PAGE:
Skip to comments.A Journey To Bethlehem (A Christmas Story)
Posted on 12/24/2022 3:28:47 PM PST by OneVike
I shared this about a Month ago, but decided to share it again on Christmas Eve. This story comes from chapter 22 of my recently published book, "Sleuthing The Scripture," It's an embellished story, so do not take it as inspired by GOD. I wrote this for pure entertainment, and thus it's but a figment of my active imagination mixed with some facts surrounding the times, the places and the characters. I pray it blesses your heart this Christmas Eve.
When you think of the first story of Christmas, it’s usually about Mary and Joseph looking down at their new born son in a manger, surrounded by barn animals and maybe a shepherd or two looking on. Angels singing praises of joy to the Lord Most High, and maybe even the star that is guiding the wise men from Babylon to the destination of the Jews Messiah.
We live at a time when children are born in sanitized hospital rooms with the best of care, before and after the mother gives birth. When we hear of stories of women giving birth at home, or alongside the road where the car had to pull over because the child would not wait, we are captivated and amazed of such a thing happening in today’s world.
Yet, for the vast majority of man’s history, women have given birth in conditions we would not expect our pet animals to give birth in. So when you consider what Mary had to endure in her last week leading up to the birth of her first child, I want you to consider the following. Then maybe, just maybe, you will look at the story of Christmas a bit differently than you have in the past.
When you consider that Luke was a Doctor, it kind of makes sense that his version of the Gospel is the only one that tells the story of the birth of Christ. It makes even more sense when you consider that Luke was not just a good friend and traveling companion, but he was also the Apostle Paul’s Doctor. Another point of consideration is that, in Paul’s letter to the Galatians he wrote that he did not receive the Gospel from man, but from Christ Himself. So who better to know the events leading up to the birth of Jesus, than the man He shared it with.
“But I make known to you, brethren, that the gospel which was preached by me is not according to man. For I neither received it from man, nor was I taught it, but it came through the revelation of Jesus Christ.”
I ask that you allow yourself to truly see what it must have been like for a 16 year old pregnant wife and her husband in the week leading up to the birth of their first child. They were two humans with thoughts, feelings, and faith in their God who promised them their child would be special. Here are some of the particulars involved that they had to face.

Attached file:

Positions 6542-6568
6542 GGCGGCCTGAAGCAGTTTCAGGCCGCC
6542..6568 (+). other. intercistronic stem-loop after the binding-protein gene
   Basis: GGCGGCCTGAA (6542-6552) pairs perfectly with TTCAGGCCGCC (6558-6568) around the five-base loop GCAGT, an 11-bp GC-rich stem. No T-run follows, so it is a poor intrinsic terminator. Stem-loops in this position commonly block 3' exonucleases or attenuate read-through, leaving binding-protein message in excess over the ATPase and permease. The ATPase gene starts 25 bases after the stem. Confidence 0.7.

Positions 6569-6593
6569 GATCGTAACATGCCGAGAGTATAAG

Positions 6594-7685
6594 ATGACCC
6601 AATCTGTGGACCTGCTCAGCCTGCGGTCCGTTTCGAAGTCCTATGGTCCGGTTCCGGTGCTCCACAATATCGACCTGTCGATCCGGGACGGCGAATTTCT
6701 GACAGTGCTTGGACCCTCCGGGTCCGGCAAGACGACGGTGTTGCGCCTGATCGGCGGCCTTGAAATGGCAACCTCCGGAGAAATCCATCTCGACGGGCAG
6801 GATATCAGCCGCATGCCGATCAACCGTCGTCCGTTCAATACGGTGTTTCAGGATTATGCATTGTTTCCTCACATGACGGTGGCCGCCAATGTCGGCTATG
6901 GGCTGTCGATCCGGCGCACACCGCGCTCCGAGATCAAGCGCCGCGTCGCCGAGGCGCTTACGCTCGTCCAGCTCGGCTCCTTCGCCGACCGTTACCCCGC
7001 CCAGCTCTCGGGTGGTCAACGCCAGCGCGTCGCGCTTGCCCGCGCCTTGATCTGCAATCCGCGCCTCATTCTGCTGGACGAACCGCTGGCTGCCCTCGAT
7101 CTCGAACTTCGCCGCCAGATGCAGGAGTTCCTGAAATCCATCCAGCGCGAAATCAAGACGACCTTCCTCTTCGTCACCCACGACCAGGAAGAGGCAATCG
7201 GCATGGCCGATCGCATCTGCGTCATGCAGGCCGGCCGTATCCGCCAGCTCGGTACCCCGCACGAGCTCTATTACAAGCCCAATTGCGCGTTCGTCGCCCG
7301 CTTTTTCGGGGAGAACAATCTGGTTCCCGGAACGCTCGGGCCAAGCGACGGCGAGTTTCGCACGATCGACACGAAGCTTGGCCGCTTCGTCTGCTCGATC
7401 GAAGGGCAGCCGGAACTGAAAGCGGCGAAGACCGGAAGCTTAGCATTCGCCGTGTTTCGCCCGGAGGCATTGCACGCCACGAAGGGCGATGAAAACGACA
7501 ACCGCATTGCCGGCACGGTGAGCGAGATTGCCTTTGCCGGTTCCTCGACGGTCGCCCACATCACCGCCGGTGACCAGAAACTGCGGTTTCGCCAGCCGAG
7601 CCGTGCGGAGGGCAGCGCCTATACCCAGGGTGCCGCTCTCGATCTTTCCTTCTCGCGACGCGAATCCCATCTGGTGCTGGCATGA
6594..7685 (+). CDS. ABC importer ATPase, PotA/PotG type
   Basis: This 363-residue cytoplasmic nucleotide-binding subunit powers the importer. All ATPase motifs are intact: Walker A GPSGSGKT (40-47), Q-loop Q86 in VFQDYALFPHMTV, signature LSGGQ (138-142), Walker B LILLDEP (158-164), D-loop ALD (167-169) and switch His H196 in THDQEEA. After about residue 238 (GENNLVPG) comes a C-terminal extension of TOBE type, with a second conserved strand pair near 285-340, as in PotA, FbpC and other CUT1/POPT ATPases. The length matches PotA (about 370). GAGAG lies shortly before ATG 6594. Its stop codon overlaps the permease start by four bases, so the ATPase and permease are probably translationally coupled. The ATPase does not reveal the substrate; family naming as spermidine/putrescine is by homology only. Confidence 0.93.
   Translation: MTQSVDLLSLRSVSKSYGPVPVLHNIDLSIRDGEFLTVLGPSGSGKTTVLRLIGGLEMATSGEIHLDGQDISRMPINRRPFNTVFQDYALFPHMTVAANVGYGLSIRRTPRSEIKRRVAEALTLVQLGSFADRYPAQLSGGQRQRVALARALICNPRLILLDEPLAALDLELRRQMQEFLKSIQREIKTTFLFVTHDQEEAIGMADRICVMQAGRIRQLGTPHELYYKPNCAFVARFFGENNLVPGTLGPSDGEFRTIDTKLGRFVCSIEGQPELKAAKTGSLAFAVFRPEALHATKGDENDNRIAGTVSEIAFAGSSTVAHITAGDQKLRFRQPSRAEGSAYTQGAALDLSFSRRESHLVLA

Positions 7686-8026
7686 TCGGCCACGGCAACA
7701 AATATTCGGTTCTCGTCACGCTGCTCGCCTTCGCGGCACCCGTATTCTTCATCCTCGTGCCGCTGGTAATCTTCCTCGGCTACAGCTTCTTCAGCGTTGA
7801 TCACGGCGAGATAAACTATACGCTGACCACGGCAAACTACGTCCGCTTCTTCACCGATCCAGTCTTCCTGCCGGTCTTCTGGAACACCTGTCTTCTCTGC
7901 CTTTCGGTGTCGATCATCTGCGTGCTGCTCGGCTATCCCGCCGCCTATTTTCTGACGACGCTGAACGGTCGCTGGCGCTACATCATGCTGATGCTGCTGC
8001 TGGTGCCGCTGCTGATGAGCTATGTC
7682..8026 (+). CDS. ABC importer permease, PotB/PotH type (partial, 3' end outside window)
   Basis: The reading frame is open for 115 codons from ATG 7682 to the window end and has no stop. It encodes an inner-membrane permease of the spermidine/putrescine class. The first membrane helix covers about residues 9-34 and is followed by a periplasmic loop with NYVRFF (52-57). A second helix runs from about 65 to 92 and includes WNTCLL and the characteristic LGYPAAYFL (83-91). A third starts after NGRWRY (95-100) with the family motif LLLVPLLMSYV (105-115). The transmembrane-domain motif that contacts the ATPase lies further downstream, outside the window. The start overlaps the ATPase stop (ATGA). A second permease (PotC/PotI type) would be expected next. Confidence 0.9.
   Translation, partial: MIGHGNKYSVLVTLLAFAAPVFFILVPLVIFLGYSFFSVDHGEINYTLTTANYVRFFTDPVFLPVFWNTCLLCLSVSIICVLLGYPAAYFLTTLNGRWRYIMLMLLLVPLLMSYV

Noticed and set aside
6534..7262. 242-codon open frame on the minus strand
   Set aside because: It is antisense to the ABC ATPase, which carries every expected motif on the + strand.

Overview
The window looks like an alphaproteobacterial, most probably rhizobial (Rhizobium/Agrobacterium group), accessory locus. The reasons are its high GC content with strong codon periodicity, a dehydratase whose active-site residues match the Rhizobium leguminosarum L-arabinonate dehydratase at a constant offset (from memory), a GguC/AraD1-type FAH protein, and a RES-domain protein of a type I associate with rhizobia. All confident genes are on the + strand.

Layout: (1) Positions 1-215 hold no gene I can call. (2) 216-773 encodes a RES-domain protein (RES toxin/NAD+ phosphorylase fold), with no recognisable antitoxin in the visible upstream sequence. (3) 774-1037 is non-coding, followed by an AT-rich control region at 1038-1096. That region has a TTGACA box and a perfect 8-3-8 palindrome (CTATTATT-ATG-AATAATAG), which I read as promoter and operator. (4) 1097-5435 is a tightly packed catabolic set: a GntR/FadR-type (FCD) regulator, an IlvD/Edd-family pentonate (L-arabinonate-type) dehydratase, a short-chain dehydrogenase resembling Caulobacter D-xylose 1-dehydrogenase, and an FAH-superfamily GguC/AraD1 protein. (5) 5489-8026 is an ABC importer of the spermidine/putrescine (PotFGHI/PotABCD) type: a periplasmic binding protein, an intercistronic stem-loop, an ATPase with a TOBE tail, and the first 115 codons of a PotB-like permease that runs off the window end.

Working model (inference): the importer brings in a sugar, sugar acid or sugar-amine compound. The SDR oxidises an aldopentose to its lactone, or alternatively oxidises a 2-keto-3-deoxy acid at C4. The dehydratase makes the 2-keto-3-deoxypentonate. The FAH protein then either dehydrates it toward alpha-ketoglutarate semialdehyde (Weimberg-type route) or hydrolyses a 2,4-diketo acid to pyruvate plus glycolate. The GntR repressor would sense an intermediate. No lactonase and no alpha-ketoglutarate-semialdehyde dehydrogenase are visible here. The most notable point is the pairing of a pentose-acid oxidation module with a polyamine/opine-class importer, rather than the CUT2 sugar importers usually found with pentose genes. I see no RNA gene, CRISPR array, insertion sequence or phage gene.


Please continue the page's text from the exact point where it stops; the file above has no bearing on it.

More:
“And she brought forth her firstborn Son, and wrapped Him in swaddling cloths, and laid Him in a manger, because there was no room for them in the Inn.”
“Mary and Joseph’s Journey To Bethlehem”
Joseph was in disbelief when he heard, so he asked a friend who was well informed of such matters of Roman affairs. Yes, his friend said, the news just recently arrived. The Roman Senate had ruled that the Jews would not be exempt from Emperor Caesar Augustus's decree on the census. Joseph thinks to himself, surely not now, not with Mary expecting a child. However, along with all the members of those from David’s lineage, Joseph and his wife Mary, must register for the census in Bethlehem to pay their taxes. Many Jews spoke openly in those days of how, one day soon the Lord’s anointed will free them from their bondage under the accursed Gentiles.
While they didn’t like paying taxes to Rome, it was not the biggest problem they had with Rome. Their problem was being forced to be counted, because GOD had warned them in the Law they should not be counted. With King Herod’s blessing, the Jewish leaders had argued all the way to the Roman Senate when they heard of the decree a few years earlier, but alas they failed to convince the Roman Senate. Most knew the Jewish leaders would fail. After all, the Senate had become nothing more than a rubber stamp for anything the Emperor desired to do. Now, unless they comply, the Romans would come down hard and make everyone’s life miserable. Anyone not appearing at the appointed time could be fined or executed, and this is why Joseph closed his carpenter shop and rushed home to tell Mary the news.
“Mary, something dreadful has happened. The Jewish leaders have lost their argument before the Emperor. All Jews must also obey his census decree. We must go to Bethlehem and we must leave tomorrow morning.”
Mary turns pale and begins to tremble in fear.
“But Joseph? How can I possibly go in my condition? It is near time for this Child to be born. I’m already feeling the urges and the pains get more and more powerful as the days go on. How can I ride all that way?”